There are some issues with the general design of the game too. You can’t go wandering into every building in Salem, a limitation cleverly explained away with the religious nature of the town’s past leading to sanctification of every building. But there are also walls in purgatory that can’t be passed through, because they are technically solid in your dimension. This isn’t always a problem, but eventually the real world and purgatory walls start bleeding together, sometimes for no discernible reason other than just to stop you from going into certain places, further limiting how far you can actually explore in the game. If this was to save memory, then I’m not sure it worked; even when installed to my 360 the game frequently stuttered as I ran through environments, obviously loading new areas in a not-so-seamless fashion. It’s annoying that even with such relatively small environments I still had to regularly watch as Ronan stopped and started mid-run just because I’d gone up a flight of stairs.

This can’t even be down to the graphics being hard to load, because while it’s not a bad looking game, Murdered: Soul Suspect isn’t exactly the most technically impressive game I’ve seen on the system. Everything is nicely detailed and the characters are expressive and emotive, but there are still some faults. The pretty major one is the reuse of character models, which at one point is so bad that the model used as a child-stalking murderous ghost early in the game is reused for a man you have to help find peace for potentially drunk-driving his car into a wall and killing everyone in the vehicle. It was plain bizarre to have had a serious discussion with a man about the fact that he wanted to slaughter a young girl, only to then be helping what I assumed was the same man move on to the afterlife. The other problem is the lighting, or rather lack thereof. Just because the game takes place at night doesn’t mean that everywhere has to be moodily lit, and rather than feel mysterious and interesting, everywhere looks dank, miserable and uninspiring. The best looking area in the game is a fully lit museum filled with people and props, and that only lasts for one floor before you walk up some stairs and find all the lights off so you can hardly see a thing.

Speaking of things that are barely visible, I’m almost convinced that the soundtrack just doesn’t exist. There’s the odd orchestral sting and some chase music if a demon spots you, but beyond that I don’t remember a single piece of music. Silence in a soundtrack can be effective, and it does work well when wandering through a graveyard or other spooky environment, but for the most part it just makes the game feel lifeless and dull. The voice work is pretty good; there’s no standout performances to speak of, but there isn’t a completely duff line to be found. It’s just nicely… average.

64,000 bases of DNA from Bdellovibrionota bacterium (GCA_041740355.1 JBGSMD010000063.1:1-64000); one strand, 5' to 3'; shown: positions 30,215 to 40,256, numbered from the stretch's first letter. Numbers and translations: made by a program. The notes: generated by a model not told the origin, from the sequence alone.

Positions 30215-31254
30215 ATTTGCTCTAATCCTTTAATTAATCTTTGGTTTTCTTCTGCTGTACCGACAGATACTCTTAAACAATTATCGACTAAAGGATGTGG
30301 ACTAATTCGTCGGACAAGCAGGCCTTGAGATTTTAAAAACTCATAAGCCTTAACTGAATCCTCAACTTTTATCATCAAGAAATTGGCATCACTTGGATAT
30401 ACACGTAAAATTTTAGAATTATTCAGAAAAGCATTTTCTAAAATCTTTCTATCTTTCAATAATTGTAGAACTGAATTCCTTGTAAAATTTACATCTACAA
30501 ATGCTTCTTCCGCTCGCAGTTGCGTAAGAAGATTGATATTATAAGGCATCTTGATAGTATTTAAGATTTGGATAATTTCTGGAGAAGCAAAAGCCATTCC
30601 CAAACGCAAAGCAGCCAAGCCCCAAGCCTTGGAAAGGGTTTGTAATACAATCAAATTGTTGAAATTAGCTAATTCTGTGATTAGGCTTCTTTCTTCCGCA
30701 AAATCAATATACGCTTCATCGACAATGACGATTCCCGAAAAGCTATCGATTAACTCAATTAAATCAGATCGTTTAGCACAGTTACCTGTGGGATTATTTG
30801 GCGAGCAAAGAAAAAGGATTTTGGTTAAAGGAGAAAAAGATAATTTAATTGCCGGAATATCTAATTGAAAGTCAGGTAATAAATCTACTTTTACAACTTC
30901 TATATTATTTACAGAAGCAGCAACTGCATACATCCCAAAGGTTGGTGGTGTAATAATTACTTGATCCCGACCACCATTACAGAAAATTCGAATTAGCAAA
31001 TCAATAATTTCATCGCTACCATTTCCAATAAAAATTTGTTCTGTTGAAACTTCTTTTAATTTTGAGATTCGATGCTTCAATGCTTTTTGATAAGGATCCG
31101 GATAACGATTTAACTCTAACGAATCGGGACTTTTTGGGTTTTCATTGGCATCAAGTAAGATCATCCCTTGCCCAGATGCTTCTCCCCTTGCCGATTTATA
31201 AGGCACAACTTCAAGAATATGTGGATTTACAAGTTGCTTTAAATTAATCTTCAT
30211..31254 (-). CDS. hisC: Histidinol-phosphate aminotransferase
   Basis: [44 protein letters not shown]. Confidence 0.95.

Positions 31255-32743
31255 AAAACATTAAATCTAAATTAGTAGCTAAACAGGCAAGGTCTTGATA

And that’s all this is. Average. It’s an interesting concept that fell flat on its face, a collection of good ideas that were wasted thanks to trying to combine two genres that, as it happens, don’t work well together. Being a ghost detective may seem fun and interesting, but the way Murdered: Soul Suspect handles it, you’re more just an average cop who happens to be able to walk through walls. It’s got dull, repetitive gameplay that can’t even rely on a good narrative for support, constant stuttering, almost no soundtrack to speak of, and just a general air of disappointment. This could’ve been a really interesting take on the adventure/puzzle genre, but it ends up just being a thoroughly middle-of-the-road experience.

  • A really good concept
  • Some nice environments
  • The voice acting isn't awful
  • Simplistic narrative with bizarre tonal shifts
  • Derivative and boring gameplay
  • Frequent graphical stuttering (on last generation console)

When it was first announced, I felt that Murdered: Soul Suspect had potential to be good, but I should've realised it didn't have a ghost of a chance. It tries and fails to be a dark, haunting version of L.A. Noire, and instead comes off as a pale imitation. Its story and twists are completely transparent, with gameplay so uninspired and dull I nearly died of boredom. It is at times a very pretty sight, and the vocal work is passable, but ultimately I'm not sure what would possess you to purchase this game. It's not a heinously bad game, but it's not worth rushing out to pick up any time soon.

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One Comment

  1. FC360 says:

    After reading this I think I’ll wait for it to be on sale :)